Nixon hints at HB 253-style campaign against legislature’s tax cut

Nixon, Kinder, Jones (r-l), Tim Bommel, Mo-1. House Communications
JEFFERSON CITY, Mo. – Democratic Gov. Jay Nixon said Wednesday he was considering barnstorming the state to lay out his case against the legislature’s latest tax cut bill.

Speaking to reporters soon after the vote, Nixon said, “this year’s reckless fiscal experiment looks a lot like last year’s.”

“Clearly, the magnetite of this is significant and the importance to our future is very real,” he said. “I will continue to press on this issue and lay out in a very real way the bad effects it will have for our schools.”

The tax cut, which could reduce state revenues by $600 million annually when fully implemented, would reduce the maximum tax rate on personal income by from 6 to 5.5 percent beginning in 2017 and allow a 25 percent deduction of business income on personal tax returns. Both provisions would be contingent on state revenues being $150 million higher than the highest of the three prior years. Other provisions would require the state’s income tax brackets to be adjusted annually for inflation, resulting in lower revenue, and provide an additional $500 tax deduction on top of the state’s current $2,100 deduction for residents with incomes below $20,000.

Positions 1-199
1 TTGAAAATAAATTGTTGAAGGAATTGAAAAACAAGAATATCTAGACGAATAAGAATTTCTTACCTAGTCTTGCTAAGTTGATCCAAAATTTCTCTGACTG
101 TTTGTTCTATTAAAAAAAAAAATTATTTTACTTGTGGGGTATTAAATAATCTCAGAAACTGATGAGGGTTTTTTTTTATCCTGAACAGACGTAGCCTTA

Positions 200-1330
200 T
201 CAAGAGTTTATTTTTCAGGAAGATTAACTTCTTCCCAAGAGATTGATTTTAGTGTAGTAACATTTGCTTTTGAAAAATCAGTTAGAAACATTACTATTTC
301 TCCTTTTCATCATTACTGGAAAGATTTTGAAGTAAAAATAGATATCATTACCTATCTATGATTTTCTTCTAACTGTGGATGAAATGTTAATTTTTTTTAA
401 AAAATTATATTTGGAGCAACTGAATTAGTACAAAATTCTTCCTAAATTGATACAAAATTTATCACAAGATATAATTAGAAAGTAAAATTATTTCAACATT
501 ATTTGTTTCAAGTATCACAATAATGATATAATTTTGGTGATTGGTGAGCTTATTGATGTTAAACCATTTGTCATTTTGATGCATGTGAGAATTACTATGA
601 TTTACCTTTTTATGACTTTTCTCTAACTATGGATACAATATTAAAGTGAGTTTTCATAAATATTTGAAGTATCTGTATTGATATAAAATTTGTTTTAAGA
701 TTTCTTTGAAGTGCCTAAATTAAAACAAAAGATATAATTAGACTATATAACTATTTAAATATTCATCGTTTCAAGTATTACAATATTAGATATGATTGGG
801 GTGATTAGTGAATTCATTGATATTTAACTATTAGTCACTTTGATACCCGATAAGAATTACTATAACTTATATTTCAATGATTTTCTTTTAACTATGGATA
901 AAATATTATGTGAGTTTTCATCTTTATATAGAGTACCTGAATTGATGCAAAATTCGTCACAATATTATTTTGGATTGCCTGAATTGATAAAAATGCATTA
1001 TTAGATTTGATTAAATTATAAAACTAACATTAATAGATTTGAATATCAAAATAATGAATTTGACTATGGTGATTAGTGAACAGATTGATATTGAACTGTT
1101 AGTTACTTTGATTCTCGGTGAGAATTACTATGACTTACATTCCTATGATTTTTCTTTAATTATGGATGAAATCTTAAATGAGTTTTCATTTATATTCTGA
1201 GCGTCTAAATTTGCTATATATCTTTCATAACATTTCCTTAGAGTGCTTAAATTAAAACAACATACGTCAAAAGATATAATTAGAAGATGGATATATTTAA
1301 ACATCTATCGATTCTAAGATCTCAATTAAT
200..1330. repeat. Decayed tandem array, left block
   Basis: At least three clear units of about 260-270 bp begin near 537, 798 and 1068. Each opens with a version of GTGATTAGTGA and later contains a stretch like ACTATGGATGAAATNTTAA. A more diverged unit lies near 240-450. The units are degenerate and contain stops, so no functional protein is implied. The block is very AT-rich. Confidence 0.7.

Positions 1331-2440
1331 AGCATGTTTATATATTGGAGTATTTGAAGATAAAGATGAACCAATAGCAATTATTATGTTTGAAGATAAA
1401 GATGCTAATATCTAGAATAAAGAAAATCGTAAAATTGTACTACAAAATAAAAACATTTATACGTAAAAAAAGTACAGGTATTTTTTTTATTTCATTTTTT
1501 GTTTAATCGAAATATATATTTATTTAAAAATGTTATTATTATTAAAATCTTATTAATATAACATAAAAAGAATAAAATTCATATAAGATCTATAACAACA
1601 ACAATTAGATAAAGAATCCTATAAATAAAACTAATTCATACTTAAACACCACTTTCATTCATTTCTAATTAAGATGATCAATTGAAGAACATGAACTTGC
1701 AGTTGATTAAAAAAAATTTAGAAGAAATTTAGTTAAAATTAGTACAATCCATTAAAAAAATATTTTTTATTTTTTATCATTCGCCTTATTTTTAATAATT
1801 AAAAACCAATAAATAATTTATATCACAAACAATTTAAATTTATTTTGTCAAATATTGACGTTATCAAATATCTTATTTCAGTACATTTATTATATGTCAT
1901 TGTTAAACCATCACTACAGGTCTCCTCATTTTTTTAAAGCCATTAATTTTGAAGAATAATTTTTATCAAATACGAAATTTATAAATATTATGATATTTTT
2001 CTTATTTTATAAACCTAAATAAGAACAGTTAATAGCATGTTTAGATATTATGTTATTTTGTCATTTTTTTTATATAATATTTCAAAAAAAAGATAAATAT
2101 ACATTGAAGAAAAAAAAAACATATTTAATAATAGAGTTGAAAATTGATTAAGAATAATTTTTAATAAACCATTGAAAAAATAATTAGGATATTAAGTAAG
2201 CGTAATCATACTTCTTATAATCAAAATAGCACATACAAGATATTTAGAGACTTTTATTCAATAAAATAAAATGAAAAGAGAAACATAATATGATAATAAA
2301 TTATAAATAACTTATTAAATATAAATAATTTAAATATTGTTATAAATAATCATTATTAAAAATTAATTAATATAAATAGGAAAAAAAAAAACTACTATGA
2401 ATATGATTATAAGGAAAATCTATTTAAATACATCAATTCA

Nixon had worked with the bill’s sponsor, Sen. Will Kraus, on a proposal earlier this year. His plan was two-fold: any tax cut would need to include a requirement to fully fund the foundation formula for K-12 education as well as place caps on the state’s most costly tax credits.

“Signing some sort of fiscal experiment of a broad nature this year like this that allows especially generous benefits for folks who don’t need anything. What lobbyist needs a tax cut? What lawyer does everybody steel so sorry for rather than funding education,” Nixon asked. “It’s important to have a discussion about them.”

Despite his broad statements against the bill, Nixon stopped short of explicitly saying he would veto it. The Missouri Constitution gives a governor 15 days after being delivered a bill to make a decision.

“We’re of a habit of reading things,” he said. “I haven’t had a chance to do that.”

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